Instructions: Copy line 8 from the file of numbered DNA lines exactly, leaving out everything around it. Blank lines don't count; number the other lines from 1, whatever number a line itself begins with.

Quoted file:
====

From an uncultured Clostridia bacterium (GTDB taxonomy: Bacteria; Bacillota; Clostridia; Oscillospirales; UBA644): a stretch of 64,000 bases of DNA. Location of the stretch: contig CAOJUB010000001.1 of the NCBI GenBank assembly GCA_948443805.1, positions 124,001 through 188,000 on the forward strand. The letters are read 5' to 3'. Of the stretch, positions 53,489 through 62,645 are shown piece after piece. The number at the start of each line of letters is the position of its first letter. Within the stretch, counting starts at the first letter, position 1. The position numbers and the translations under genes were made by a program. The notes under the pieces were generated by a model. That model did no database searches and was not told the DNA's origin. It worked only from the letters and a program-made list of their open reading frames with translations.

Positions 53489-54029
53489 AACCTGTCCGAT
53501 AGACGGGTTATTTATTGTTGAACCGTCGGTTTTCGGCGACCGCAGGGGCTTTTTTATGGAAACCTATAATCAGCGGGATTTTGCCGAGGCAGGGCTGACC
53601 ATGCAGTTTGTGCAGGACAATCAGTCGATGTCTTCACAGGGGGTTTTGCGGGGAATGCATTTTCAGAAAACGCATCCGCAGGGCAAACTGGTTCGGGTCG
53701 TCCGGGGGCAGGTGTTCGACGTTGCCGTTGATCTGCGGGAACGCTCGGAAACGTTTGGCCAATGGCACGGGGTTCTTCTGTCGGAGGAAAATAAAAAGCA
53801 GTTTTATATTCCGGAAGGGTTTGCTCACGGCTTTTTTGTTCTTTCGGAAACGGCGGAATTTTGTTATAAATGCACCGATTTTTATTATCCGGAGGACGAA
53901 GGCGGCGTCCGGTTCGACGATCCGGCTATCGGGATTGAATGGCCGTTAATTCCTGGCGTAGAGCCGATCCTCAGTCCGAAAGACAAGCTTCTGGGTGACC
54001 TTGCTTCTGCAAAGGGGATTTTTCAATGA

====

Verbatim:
53901 GGCGGCGTCCGGTTCGACGATCCGGCTATCGGGATTGAATGGCCGTTAATTCCTGGCGTAGAGCCGATCCTCAGTCCGAAAGACAAGCTTCTGGGTGACC